Ercole Colombo, the king of F1 photographers, took a magnificent photo of that moment
The magnificent photo of Ercole Colombo captured exactly that moment and the protagonist almost seems to be my friend Marco who, realizing the photographer was there, is looking straight at him. This magnified image took pride of place in his hallway. And I understand the reason why: in this shot there is our whole world of being a reporter, which means seizing the moment, listening to the protagonist talking about what happened, and then reporting it. I'm the one next to Marco, on my right Betise Assunçao, Ayrton's press officer.
I could hardly hear anything, there was the growl of the engines in the race in full swing, but every word, every question, ended up in the tape recorder. I would have been able to listen to it after.
Senna was an eloquent talker and spoke four languages fluently, so there would be answers in English, Portuguese, Italian and French. As always. Then there were also moments of silence because Ayrton did not respond instinctively. He thought and weighed every word, without however giving the impression that he was creating the sentence. He was just like that and whether he was explaining to you that the car was struggling with some understeer or whether he was speaking of God, you had the impression that he had been thinking about that matter for a long time.
He took a long time that time as well, but what I remember the most that afternoon was the subsequent attack by Prost. If the Brazilian seemed calm, Alain was pissed off to say the least.
It was clear to Alain Prost that Senna had done it on purpose
"That man is a snake - he said with his inflection like Inspector Clouseau when he spoke in Italian - that man today showed his true face!", He said answering the question: What do you think of the accident?
It was clear to the Frenchman that Ayrton had done it on purpose. In fact, the following year the Greatest of All Time confessed it, earning the wrath of the president of the FIA, Jean-Marie Balestre, and dragging the world of four-wheels into a crazy controversy.
Senna was not at all sporting on that occasion; he deliberately sought a collision with his enemy. It was a bit, in short, like if a runner had tripped up his opponent during a race, but we rather liked the fact that he was being a badass and had got away with it. Moreover, at that time those two drivers hated each other and the fact that they did not hide it and were willing to go beyond the limits we considered to be correct. Considering what they themselves used to say about each other…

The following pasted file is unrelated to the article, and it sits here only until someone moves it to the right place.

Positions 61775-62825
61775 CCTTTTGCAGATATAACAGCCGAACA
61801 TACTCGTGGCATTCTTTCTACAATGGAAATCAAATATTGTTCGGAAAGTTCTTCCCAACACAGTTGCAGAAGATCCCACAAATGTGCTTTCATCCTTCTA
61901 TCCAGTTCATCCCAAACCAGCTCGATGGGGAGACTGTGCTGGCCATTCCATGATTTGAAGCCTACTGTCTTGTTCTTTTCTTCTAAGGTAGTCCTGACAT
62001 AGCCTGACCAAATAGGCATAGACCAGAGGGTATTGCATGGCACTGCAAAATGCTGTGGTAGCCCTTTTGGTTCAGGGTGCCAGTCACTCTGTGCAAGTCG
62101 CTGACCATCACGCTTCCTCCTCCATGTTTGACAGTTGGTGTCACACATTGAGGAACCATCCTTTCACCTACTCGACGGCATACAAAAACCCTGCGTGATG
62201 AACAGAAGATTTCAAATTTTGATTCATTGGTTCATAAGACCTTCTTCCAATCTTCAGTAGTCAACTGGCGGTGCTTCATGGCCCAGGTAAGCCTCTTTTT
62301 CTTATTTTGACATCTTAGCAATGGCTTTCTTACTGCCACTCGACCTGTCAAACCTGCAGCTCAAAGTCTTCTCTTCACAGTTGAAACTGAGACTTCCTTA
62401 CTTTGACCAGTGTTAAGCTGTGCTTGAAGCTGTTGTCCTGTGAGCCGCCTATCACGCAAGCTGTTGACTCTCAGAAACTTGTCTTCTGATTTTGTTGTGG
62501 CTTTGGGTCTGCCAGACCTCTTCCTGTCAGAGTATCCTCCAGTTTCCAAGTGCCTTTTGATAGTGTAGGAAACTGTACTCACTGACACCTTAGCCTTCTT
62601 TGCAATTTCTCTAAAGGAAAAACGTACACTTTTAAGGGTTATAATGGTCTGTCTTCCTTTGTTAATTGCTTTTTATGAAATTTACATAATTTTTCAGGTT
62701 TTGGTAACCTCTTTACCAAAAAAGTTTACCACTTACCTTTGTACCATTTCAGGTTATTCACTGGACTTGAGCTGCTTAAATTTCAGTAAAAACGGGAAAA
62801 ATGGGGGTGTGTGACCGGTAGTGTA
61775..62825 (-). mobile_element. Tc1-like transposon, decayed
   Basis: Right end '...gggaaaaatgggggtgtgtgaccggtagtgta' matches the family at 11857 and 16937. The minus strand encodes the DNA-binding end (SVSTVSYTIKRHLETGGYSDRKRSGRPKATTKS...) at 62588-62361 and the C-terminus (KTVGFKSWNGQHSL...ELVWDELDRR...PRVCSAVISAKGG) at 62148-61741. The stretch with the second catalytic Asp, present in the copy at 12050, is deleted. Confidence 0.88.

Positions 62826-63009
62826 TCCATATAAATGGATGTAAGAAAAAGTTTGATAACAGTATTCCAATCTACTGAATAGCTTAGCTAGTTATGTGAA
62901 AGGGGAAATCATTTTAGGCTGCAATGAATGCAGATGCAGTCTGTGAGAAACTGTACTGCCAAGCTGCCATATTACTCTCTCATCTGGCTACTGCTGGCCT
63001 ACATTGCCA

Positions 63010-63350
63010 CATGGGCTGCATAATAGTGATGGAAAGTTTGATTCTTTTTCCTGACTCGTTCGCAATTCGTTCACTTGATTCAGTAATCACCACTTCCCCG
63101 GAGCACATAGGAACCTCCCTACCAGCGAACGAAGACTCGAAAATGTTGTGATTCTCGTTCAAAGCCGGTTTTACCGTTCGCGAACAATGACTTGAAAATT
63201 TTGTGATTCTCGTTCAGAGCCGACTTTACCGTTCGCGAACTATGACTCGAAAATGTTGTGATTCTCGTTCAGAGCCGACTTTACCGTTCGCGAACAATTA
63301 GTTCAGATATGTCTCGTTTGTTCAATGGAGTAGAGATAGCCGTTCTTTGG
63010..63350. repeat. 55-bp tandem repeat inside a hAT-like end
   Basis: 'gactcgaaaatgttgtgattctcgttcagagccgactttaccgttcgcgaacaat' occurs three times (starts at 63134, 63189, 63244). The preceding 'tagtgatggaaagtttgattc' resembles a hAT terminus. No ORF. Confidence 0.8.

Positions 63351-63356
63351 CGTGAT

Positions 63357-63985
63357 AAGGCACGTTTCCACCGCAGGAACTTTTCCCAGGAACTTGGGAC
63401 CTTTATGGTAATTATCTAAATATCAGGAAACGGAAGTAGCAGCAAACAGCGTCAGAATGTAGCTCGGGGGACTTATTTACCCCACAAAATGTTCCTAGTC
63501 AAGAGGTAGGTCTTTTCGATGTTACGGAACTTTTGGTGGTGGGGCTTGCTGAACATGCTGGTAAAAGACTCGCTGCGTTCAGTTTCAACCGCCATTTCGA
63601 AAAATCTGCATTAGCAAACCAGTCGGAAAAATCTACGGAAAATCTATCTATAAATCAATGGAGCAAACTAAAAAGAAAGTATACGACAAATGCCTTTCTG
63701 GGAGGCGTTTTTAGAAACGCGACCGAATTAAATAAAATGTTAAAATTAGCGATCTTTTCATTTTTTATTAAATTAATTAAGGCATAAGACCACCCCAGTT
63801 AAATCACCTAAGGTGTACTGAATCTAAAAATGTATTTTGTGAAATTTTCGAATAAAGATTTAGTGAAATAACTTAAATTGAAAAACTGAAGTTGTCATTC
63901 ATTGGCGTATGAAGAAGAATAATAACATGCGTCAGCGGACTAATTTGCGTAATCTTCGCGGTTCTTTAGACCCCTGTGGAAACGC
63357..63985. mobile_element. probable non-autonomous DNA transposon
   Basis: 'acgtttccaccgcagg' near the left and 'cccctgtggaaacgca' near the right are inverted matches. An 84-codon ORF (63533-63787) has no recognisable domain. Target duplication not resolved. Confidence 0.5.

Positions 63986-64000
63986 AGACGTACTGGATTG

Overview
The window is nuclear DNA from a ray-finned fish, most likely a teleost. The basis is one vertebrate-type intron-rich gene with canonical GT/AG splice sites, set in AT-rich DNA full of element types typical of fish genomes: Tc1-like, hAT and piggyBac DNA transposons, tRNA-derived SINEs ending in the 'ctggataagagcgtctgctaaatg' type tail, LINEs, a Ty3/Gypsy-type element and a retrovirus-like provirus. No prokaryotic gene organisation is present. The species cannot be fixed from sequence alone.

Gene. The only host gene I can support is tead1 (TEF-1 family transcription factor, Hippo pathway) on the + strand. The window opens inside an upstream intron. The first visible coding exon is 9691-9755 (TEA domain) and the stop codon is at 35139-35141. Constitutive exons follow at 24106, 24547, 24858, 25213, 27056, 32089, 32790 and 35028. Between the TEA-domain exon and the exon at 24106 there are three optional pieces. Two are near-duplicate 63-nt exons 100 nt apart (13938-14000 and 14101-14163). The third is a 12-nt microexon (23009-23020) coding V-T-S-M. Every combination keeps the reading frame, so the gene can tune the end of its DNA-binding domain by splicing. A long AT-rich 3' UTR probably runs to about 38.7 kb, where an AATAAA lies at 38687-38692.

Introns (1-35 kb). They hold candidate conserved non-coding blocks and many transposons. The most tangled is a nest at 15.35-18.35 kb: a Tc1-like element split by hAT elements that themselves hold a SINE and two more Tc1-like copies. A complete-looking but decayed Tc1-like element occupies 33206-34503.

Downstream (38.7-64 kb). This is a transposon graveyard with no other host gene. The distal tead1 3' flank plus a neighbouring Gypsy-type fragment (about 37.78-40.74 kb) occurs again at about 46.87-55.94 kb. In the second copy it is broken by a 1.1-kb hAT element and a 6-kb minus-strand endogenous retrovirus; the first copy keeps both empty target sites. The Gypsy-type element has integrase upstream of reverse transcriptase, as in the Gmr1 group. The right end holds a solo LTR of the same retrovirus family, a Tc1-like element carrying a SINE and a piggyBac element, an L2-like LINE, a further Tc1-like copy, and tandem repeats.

Ayrton Senna was never one to hide his feelings
Five years later, on that very sad and shocking 1 May 1994, with Prost now retired, Senna came out with that incredible phrase: "Alain, I miss you" from his cockpit.
Ayrton was like this. He never hid his feelings. Even with journalists, if there was something he didn’t like, he had no qualms about saying it. Those were times when no one was politically correct. Controversies were not to be avoided; they were tackled head on.
Every now and then I think back to that moment, or to others, and I'm glad I lived through those times. Not only is Senna gone, but so are many friends as well. Marco De Martino is no longer with us; he went suddenly, a sportsman and an excellent tennis player, while jogging in the park. For this reason, I dedicate this memory of Ayrton to him.
I have so many of these fragments of racing life that are important to me, but perhaps also interesting for you because they speak of a world of motor sport and motorbike racing that only at times I experience today. I hope to have the time, in the everyday life of this increasingly fast world, to write some more. I have a lot of good stories to tell.